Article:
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Heaps of tweaks and improvements incoming with GNOME 42
The go-to desktop for Ubuntu, Fedora, and SUSE improves its fit and polish
After the project reorganized its version numbering, GNOME 42 consolidates the ongoing modernization effort. Bear in mind, we're describing the release candidate, so some of the details might change before it comes out.
The Reg looked at GNOME 40 about a year ago. That was a major release, and one of the big changes was new human-interface guidelines. That continued in GNOME 41 and the process is not finished yet.
The big new thing remains Gtk4, the underlying programming toolkit used to implement GNOME and all GNOME apps. Gtk4 includes a new library called
libadwaita, which governs the appearance of GNOME apps. You might remember the name "Adwaita" from what used to be the default theme in earlier versions of GNOME. The word means "the only one" in Sanskrit and, in part,
libadwaita is the outcome of a long-running argument about theme in the Gtk ecosystem.
One of the triggers was when the developer of a popular icon theme made a position statement that he did not provide icons for third-party applications, because he respected their own branding.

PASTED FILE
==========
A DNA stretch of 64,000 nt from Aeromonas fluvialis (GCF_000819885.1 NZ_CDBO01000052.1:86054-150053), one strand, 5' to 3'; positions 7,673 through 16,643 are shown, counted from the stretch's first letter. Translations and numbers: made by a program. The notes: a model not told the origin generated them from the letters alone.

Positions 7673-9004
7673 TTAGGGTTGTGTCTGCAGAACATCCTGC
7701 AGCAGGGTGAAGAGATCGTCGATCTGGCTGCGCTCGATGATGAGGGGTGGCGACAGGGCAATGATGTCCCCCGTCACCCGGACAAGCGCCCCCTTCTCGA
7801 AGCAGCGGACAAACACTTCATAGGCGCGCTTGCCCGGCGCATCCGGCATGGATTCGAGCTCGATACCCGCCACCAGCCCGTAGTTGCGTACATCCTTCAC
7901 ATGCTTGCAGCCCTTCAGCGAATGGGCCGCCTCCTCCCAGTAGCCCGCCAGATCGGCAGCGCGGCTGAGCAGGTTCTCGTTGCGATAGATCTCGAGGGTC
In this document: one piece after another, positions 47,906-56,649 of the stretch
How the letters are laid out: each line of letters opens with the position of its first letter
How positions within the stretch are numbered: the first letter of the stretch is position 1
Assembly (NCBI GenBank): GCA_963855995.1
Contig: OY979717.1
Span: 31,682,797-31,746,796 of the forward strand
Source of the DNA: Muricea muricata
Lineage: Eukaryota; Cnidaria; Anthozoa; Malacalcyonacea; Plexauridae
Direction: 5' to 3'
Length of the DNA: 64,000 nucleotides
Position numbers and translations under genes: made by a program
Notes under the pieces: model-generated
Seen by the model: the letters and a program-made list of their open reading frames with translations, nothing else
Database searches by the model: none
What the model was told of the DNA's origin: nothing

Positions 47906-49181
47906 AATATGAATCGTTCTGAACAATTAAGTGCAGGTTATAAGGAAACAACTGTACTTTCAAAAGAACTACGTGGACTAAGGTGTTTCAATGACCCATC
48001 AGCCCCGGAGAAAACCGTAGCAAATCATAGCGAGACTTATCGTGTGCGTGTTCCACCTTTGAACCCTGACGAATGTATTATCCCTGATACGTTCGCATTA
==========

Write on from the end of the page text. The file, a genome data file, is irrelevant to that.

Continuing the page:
This led to a request from a group of GNOME developers asking downstream integrators to stop themeing their apps.
Earlier versions of GNOME didn't really have system-wide themes support. They just had one theme.
In Gtk4, libadwaita turned this into a platform-wide look. The new library replaces the old
Underneath, GNOME themes are CSS stylesheets, and
libadwaita builds in an official one, meaning all apps that use it should look similar. GNOME 42 continues the process of moving all of its component apps over to Gtk4.
The main GNOME Shell has been tweaked, rather than overhauled. Its rounded corners have gone, on-screen indicators are smaller, and thumbnails have disappeared from the workspace switcher.
One of the most visible GNOME apps is the Settings app, which under the hood is called
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Many of the applets in Settings received a redesign in this version, notably Display and Applications. Under Sharing, the screen-sharing option for remote support now uses RDP, not VNC. There's a new pane for the GNOME Boxes desktop hypervisor. Under "Users", the option for fingerprint recognition is back.
The Files app has had a fairly big revamp, with a new path bar which contains a menu button. Searching now includes the ability to search by creation date, and the file-rename pop-up is wider and clearer. The Undo and Redo options have moved to the program's main menu.
The new look extends to many of GNOME's built-in applications, including the Baobab disk-usage analyzer, the calculator, the clock app, the character map, the Fonts tool, the Contacts app, the To-Do list manager, and the GNOME Tour.